Welcome to Week 16!
How did you get on with your Mindful Minutes last week?
I’d love to hear how you got on with this – here’s where you can share, over at the forum. When you’re ready to feed back on this, here’s the link:
One mindful minute.
This week we’re moving on to deeper-acting mindfulness techniques.
So far in 52 Mindful Moments, we have been concentrating on practical present-moment de-stressing techniques. Today I’d like to move on to help you create a more meditative state of mind, to help you move towards living from a place of inner peace, rather than stress and worry. I hope that’s ok with you.
This week we’re moving onto breath awareness.
We rarely notice that we’re breathing, unless it’s causing a problem for us. Yet your breath can hold the key to calming your mind and feeling more at peace, when you know how.
In meditation, the area of breath awareness and breath control is called pranayama – an ancient Sanskrit word that connects our breath to our life force. The power of our breath to impact our consciousness, emotional and mental states and even physical well-being and spiritual development has been understood by meditators for thousands of years. It’s an enormous field of study and we won’t be doing much of it here in 52 Mindful Moments, but we will be covering the the most important technique to allow you to start working with your breath: breath awareness and acceptance.
As with everything in mindfulness, it all starts with those two aspects of life:
If you’re not aware of what’s happening in the present moment, then you’re not ‘here’ – you’re in a re-lived past or an imaginary future.
If you bring your awareness back to the present moment, you can choose to accept the Truth of what you are experiencing, which will bring you peace.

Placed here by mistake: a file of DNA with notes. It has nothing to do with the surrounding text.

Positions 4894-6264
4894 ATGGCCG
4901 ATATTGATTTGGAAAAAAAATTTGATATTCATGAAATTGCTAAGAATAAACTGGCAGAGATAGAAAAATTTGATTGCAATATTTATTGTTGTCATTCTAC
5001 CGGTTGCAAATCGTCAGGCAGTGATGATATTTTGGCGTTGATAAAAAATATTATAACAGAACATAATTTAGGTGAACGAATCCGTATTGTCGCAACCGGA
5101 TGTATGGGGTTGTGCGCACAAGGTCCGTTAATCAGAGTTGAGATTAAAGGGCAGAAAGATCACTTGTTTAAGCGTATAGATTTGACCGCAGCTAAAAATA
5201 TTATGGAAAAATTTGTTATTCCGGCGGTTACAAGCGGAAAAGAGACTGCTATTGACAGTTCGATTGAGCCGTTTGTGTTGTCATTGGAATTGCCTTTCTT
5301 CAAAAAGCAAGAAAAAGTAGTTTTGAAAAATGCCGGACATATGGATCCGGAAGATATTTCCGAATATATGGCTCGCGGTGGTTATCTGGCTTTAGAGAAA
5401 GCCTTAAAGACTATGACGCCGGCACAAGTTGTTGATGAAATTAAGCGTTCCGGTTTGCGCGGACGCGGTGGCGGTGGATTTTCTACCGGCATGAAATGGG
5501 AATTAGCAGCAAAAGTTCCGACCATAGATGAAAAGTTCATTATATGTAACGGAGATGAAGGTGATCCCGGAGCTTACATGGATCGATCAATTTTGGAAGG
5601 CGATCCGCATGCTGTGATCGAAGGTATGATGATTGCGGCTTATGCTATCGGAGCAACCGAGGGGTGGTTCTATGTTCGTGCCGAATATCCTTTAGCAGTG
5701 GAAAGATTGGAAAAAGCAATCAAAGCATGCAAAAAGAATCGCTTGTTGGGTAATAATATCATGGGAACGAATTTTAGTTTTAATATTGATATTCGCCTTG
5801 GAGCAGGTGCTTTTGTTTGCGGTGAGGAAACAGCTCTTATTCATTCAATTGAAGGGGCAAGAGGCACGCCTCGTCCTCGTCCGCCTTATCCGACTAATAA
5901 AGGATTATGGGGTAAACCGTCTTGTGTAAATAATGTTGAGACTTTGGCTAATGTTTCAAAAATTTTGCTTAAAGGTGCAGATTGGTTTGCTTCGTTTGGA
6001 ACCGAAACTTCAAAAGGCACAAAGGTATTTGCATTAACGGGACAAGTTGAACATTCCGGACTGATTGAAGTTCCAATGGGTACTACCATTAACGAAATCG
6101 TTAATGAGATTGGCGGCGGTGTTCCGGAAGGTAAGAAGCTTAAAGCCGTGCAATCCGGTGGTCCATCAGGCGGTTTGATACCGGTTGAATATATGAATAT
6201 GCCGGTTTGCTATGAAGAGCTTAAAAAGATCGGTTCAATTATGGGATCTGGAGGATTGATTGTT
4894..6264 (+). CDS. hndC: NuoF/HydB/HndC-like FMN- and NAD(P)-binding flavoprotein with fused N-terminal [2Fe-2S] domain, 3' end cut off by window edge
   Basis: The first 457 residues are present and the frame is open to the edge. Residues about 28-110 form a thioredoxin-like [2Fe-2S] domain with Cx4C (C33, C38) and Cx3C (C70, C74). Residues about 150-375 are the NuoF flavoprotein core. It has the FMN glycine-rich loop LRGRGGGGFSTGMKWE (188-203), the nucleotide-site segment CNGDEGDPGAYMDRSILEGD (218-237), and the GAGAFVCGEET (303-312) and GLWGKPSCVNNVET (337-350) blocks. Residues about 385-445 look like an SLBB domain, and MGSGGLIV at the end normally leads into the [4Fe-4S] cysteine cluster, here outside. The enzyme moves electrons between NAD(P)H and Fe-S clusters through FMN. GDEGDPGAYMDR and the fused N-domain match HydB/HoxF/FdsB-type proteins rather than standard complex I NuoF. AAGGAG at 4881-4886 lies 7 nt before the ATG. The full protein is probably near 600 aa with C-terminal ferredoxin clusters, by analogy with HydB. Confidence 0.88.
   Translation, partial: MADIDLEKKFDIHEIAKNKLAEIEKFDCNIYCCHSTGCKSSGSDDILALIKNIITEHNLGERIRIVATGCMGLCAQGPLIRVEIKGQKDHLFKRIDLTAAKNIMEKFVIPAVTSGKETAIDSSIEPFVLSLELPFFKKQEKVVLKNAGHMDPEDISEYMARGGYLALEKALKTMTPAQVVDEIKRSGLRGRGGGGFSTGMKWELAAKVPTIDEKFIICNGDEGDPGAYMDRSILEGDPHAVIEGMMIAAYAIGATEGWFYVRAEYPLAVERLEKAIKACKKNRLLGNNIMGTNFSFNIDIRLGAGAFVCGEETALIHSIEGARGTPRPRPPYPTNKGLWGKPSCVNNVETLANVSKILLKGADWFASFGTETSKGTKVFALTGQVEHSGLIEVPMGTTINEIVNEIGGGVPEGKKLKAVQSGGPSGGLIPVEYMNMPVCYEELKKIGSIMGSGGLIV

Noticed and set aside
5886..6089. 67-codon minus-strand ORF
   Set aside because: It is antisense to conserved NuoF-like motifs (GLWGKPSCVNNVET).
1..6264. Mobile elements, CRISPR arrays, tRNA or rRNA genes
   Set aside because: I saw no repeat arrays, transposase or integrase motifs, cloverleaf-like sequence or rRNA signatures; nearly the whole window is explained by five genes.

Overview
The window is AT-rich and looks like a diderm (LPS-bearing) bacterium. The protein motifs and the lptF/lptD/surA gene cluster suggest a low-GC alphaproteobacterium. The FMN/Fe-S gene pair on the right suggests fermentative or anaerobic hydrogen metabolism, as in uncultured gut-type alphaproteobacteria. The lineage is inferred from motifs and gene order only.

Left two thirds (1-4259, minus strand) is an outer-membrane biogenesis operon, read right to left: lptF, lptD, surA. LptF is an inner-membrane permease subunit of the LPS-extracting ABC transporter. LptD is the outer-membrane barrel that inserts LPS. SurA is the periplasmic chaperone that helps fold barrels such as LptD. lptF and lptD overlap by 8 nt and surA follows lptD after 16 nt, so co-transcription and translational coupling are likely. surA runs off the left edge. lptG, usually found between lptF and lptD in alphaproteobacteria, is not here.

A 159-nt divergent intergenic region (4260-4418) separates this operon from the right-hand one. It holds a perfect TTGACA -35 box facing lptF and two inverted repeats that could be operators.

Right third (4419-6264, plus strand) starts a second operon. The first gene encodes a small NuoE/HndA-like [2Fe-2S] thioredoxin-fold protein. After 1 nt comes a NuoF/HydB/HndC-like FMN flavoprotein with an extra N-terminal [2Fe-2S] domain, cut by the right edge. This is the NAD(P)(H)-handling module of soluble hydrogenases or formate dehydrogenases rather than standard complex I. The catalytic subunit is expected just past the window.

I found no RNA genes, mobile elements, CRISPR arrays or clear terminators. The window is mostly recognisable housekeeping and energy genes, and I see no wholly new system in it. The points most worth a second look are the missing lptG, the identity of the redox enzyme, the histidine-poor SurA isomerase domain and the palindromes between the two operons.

Full breath awareness, often called ‘mindful breathing’, is one of the foundation techniques for learning mindfulness meditation.
It is something you can do wherever you are, whatever is going on around you, and no one will notice.
It also has the potential to transform your experience of life. And it’s free.
Not bad for such a simple idea?
Mindful breathing helps you to gently move out of your ‘Monkey Mind’, with its stories, dramas and stresses, back into the present moment, experiencing life ‘here and now’.
By becoming aware of your breathing, you are helping yourself to:
- Learn how to concentrate – it’s amazing how your mind can wander, even with such a supposedly simple task. It’s great brain training.
- Calm and slow your mind, as it switches from multi-tasking to a few moments of just concentrating on one thing.
- Rebalance your body’s stress hormones – as your focus on your breathing, and only your breathing, gives your body the signal to stop flooding your system with adrenalin and other stress hormones, allowing your body’s relaxation response to come back into play.
This technique is a wonderful de-stressing tool, as well as being useful mindfulness practice. The benefits are huge. Want to give it a go?
- Stop whatever you are doing and take a deep breath in to your belly, just above your belly button. Breathe out with an ‘ahhhh’ sound, as you relax your body and mind (you can make this silent!). Do this 3 times.
- Now allow your breathing to settle into a natural, comfortable rhythm.
- Bring all of your focus to your breathing. Allow your mind to rest, watching, listening to and feeling the physical sensations of your breath.
- If your Monkey Mind needs a job, as you breathe in, you might like to mentally say, “I breathe in.”
- As you breathe out, you might like to mentally say, “I breathe out.”
- If you are feeling particularly stressed, you might choose phrases such as “I breathe in relaxation; I breathe out stress and worry.”
- If your mind wanders, that’s ok. Gently bring it back to following your breath.
- Repeat this for at least a minute. Do it in a relaxed way, with a gentle smile on your face.
You might find it easier to concentrate if you close your eyes.
Even if you’re not feeling stressed, you can still benefit hugely from regular practise of mindful breathing throughout your day. It can help you move into the present moment much more easily. And the more you practise it, the easier it gets. It has a subtle, profound impact on all aspects of your experience of life.
How did you find your mindful breathing?
Did your Monkey Mind join in? Or did it play games?
Any insights? Any questions?
I’d love to hear how you’re getting on with 52 Mindful Moments, over at the forum.
That’s all for this week.
I hope you’re enjoying this course so far.
I’ll be back next week with a technique that builds on this week’s mindful breathing, but which helps you bring you awareness even more strongly into your body – with a smile on your face!